Jim Sleeper thinks corporate ads are "violent"

Probably one of the most ridiculous articles I’ve read recently, this article in The Atlantic. Some of the more ridiculous quotes from it:

“We have every right to stop uses of corporate money that impair the public good, just as we can break up monopolies, require firms to pay for the pollution they cause, and stop misleading advertising.” –Where exactly does this “right” come  from, may I ask?

“Indeed, this variety of paid “speech” is sometimes a form of violence against society itself. Violent storytelling has been part of every society since Homer’s and the Bible’s. But, as the writer Philip Green notes, it’s too often now presented as an “aestheticised — fetishised… source of visceral pleasure” that subordinates “all other content to the fascination with sumptuous violence.”‘– Speech can never be violent. Please provide me an example of when you have been physically harmed by speech.

“But cheating in markets destroys them as surely as cheating destroys sports. To keep boxing viable, we ban lead weights in gloves. Similarly, we’ve agreed that cigarette companies’ association of smoking with the Marlboro man’s manliness or Lauren Bacall’s sexiness was cheating, not free speech. Today’s marketing of guns repeats the same market-distorting errors, taking advantage of human nature to harm individuals, not protect them.”– I’m confused, who is getting cheated here? Any exchange is mutually beneficial to each party by its very nature, or it would have never occurred in the first place. One might certainly find it morally reprehensible that we associate manliness with cigarette smoking, however one is free to believe that, whether that idea came to you through your own deliberations, or someone/something (ie. an ad) influenced you to believe it so. Regardless of what courts or opinion police may decide, it is still part of the spectrum of free speech that ought not (and Constitutionally, should not) be regulated. Corporations are not people; that’s a given. However, corporations must have the same “right” of free speech as individuals. Just because an individual is acting through a corporation, it doesn’t change the nature of the right to free speech. Individuals do not use their rights because they are acting through a corporation (I’m paraphrasing someone here, not sure who though). There is no logical basis for differentiating between an individual making a statement themselves vs. making that statement through a corporation.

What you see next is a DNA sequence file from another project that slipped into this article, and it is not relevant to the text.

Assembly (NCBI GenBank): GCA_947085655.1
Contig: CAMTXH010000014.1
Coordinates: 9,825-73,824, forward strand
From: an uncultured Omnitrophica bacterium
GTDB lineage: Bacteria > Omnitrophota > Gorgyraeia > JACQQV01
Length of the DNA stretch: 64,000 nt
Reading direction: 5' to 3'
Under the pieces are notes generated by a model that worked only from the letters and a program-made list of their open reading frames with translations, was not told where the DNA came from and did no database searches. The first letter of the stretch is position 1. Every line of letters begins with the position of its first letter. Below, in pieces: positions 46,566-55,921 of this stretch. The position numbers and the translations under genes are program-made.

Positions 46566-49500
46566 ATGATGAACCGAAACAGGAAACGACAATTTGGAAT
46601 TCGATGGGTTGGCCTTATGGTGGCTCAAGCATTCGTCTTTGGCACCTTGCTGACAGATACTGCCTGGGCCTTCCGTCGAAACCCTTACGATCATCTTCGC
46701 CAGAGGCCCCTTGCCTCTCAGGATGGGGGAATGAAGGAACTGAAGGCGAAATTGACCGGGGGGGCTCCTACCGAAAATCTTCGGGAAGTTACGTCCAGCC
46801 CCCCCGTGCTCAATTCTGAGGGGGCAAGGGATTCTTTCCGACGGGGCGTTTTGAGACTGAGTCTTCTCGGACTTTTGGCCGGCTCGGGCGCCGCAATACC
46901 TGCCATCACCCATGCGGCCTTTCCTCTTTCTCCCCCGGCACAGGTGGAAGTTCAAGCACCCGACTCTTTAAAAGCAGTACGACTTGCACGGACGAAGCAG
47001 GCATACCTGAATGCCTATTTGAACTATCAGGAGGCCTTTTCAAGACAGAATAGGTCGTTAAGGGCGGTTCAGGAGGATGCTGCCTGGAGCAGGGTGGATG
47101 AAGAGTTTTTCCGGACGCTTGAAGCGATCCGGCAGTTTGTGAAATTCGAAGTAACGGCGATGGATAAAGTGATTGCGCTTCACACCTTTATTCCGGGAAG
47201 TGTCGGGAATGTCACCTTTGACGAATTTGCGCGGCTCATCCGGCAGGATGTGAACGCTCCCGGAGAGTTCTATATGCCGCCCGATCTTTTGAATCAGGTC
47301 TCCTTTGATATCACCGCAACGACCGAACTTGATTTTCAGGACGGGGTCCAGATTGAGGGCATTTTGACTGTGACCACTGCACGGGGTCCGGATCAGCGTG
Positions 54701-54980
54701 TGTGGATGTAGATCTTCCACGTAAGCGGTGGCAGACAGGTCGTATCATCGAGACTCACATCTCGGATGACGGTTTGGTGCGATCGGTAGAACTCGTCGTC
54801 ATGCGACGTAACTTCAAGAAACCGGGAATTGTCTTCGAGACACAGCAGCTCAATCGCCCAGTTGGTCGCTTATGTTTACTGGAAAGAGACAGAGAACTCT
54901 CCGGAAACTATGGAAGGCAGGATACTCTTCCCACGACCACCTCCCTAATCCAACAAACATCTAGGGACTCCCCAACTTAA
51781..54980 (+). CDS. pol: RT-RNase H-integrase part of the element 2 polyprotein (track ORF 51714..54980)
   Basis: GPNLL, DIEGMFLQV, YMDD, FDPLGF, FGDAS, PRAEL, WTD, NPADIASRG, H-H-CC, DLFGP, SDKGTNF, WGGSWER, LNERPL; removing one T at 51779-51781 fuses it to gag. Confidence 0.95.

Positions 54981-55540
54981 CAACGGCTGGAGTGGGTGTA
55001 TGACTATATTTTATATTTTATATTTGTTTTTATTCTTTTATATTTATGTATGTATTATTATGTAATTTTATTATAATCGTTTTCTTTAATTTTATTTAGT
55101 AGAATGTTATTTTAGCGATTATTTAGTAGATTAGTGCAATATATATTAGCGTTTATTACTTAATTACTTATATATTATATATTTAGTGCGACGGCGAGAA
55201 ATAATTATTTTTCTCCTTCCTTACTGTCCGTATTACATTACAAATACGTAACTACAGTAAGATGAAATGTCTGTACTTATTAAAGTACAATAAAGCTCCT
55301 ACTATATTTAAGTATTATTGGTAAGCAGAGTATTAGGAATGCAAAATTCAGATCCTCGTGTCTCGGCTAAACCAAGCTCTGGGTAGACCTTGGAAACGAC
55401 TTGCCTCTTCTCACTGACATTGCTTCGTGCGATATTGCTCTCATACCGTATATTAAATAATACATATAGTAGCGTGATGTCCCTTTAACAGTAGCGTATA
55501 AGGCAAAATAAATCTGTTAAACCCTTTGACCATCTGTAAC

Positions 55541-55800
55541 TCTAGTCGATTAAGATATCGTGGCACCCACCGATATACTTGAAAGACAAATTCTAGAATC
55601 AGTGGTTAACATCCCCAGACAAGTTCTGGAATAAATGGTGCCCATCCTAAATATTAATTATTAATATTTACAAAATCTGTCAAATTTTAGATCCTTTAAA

Asymmetric Information

I came across an interesting tidbit on asymmetric information from Thomas Dilorenzo’s book, Organized Crime: The Unvarnished Truth About Government, drawing from Ludwig von Mises.

Ask yourself these questions: Who knows more about home building— home builders or home buyers? Who knows more about supplying grocery stores with fresh meat—ranchers and farmers, or average consumers? Who knows more about manufacturing automobiles—automotive engineers employed by automobile manufacturers, or car purchasers? Who knows more about producing and marketing articles of clothing—clothing manufacturers and distributors or clothing shoppers?
The point of these rhetorical questions is that all information about all products and services is asymmetrical in successful, capitalist economies because of the division of knowledge (and labor) in society. If we all had symmetrical information about all of the above tasks, none of the above mentioned businesses and occupations would exist. It is neither desirable nor possible for everyone to have symmetrical information. To paraphrase Mises, what distinguishes man from animals is the insight into the advantages that can be derived from cooperation under the existence of asymmetric information and the division of knowledge in society.
In fact, Mises criticized the notion of asymmetric information as an alleged flaw of the market, although he did not use that exact language. “In an economic system in which every actor is in a position to recognize correctly the market situation with the same degree of insight,” he wrote, “the adjustment of prices to every change in the data would be achieved at one stroke. It is impossible to imagine such uniformity in the correct cognition and appraisal of changes in data except by the intercession of superhuman agencies.” We would have to assume that “every man is approached by an angel informing him of the change in data,” Mises continued. Moreover, even if market participants did possess the same data and information, they are bound to “appraise it differently.” – p. 194